2015 was a big year for deals in the life sciences sector, with EY reporting that M&A activity reached a record high of $462.2 billion. This represented a 44 percent increase from the previous year, when there was only $319.5 billion in deals. Deal volume also increased, this time by 21.5%, with 768 deals being completed in the past year to date.
2016 is set to have solid activity in M&A, although it seems unlikely that the industry will sustain this rapidly acceleration of deal volume. Jess Greene, EY Global Life Sciences Leader, Transaction Advisory Services, commented that “several factors will likely have a positive impact on future M&A activity including: a more restricted IPO window for biotech companies, continued pricing pressure which will spur more consolidation across the industry, the growth imperative […] We could also see more collaboration large and small biopharma players, with immuno-oncology being a key focus.”
Politicians impact the biopharma industry
When Turing Pharmaceuticals made the controversial decision to raise the price of Daraprim up to $750 per pill, CEO Martin Shkreli drew the ire of people across the country. One of the most high-profile critics of his decision was Democratic presidential candidate Hillary Clinton, who tweeted “price gouging like this in the specialty drug market is outrageous. Tomorrow I’ll lay out a plan to take it on.” Bloomberg reported that the NASDAQ Biotechnology Index dropped 4.7 percent in response to Clinton’s commentary, representing the largest intraday drop since August 24.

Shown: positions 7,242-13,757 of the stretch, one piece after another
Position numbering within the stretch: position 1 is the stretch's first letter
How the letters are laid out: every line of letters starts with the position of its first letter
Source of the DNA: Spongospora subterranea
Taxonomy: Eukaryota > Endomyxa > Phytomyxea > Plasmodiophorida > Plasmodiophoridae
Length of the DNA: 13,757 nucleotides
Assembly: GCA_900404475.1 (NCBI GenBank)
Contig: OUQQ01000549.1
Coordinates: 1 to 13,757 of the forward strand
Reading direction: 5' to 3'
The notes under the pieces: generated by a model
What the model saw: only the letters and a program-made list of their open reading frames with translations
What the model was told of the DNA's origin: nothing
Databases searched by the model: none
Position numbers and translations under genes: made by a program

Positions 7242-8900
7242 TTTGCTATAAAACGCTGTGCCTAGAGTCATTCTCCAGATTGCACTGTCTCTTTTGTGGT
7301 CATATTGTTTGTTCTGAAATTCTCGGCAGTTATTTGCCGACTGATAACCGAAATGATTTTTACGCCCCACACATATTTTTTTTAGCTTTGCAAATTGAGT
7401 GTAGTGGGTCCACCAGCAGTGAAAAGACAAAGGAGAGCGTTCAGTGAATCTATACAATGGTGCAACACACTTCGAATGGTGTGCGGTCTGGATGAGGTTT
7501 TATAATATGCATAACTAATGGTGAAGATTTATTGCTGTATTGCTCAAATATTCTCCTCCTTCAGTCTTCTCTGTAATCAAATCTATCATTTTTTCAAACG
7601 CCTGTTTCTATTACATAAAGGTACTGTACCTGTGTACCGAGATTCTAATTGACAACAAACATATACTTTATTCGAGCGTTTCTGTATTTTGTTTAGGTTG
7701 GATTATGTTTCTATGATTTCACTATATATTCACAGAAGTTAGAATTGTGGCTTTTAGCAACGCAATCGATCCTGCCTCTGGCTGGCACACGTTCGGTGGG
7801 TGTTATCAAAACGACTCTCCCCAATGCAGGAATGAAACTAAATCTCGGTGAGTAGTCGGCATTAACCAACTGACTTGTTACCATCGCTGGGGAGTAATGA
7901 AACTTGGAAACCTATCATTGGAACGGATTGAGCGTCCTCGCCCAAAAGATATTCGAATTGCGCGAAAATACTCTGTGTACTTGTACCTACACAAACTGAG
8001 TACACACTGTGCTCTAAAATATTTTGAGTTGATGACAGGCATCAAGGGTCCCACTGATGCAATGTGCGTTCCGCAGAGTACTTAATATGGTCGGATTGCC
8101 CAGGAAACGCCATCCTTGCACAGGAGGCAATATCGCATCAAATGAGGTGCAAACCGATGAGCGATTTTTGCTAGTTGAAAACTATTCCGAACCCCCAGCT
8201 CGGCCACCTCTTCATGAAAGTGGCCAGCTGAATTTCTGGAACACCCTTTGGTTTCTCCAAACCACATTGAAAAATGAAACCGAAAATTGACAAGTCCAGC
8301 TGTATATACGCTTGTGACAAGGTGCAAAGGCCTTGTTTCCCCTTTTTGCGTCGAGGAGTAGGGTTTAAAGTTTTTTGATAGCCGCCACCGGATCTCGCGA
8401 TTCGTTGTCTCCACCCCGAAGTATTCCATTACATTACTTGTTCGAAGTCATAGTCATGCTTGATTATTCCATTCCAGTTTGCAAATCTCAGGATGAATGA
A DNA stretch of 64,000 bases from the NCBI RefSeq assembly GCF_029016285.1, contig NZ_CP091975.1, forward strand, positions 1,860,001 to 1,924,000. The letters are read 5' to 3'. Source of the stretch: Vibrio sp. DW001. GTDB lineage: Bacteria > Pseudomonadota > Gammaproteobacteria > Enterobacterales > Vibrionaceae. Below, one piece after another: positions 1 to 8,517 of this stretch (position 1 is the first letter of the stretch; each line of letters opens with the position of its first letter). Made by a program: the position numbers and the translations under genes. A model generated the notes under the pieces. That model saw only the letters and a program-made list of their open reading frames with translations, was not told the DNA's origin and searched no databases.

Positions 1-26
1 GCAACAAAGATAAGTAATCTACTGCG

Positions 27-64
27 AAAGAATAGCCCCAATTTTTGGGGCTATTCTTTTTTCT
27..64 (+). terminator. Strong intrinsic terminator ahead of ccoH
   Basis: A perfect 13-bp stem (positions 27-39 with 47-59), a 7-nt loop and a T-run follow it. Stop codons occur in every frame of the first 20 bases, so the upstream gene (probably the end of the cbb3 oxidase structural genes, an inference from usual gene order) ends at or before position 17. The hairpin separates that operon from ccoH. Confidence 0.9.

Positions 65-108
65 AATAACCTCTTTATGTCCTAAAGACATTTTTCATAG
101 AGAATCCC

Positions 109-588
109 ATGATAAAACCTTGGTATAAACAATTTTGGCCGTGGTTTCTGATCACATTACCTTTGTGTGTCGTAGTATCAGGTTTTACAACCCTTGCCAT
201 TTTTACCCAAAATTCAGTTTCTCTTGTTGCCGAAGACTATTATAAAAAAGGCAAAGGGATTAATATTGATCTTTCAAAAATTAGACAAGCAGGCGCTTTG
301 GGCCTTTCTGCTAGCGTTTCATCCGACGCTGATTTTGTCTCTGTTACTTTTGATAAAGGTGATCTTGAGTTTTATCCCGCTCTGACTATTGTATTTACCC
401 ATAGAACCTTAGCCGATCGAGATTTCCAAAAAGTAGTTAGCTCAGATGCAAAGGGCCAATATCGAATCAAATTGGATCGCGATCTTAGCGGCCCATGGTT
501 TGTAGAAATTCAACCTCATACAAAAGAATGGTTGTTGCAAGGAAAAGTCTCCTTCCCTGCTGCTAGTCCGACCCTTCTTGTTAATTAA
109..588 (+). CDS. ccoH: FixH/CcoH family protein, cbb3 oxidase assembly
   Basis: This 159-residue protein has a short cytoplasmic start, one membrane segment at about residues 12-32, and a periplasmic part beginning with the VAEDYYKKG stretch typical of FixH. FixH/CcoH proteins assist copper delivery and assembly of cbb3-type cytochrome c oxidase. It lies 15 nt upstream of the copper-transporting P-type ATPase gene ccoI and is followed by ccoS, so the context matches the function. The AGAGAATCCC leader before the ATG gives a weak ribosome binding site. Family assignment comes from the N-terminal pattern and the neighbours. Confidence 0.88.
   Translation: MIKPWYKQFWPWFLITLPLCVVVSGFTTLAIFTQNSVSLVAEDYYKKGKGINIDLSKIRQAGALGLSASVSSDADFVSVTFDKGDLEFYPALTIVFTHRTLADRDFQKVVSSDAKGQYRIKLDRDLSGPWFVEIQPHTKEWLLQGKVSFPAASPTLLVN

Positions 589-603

This incident represents the broader impact that politicians are having upon the biotechnology sector. Depending on the outcome of the election, biotech companies and drug pricing could be in for some significant shifts next year.
Challenging future for biotech?
Despite all of the good press that biotech has been receiving, the market remains a very risky venture. Millions of dollars are invested in the creation and testing of products that may never gain FDA approval. Companies, it seems, are aware of the high risks involved, and are cutting down on R&D spending. While PwC reports that the pharma and biotech sectors spent a large portion of their budget (almost $1.1 trillion) on R&D between 2002 and 2011, that percentage has radically contracted in recent years. Biotech companies are trying to produce more while investing less.
This conservatism could be linked to the patent cliff that life sciences companies are facing. Although this issue has a greater impact on big pharma, the biotech industry remains affected. The top 500 biotech and pharmaceutical companies are expected to experience $17 billion in sales losses in 2016. In 2017, this figure will jump to $21 billion.
Therefore, 2016 looks to be a mixed bag for biotech companies. The market is still hot, but it faces the same challenges affecting the entire life science sector. Our best prediction for biotech in 2016 is perhaps also the most predictable: the market will see volatile ups and downs in the coming year, making it a risky and exciting investment.
Securities Disclosure: I, Morag McGreevey, hold no direct investment interest in any company mentioned in this article.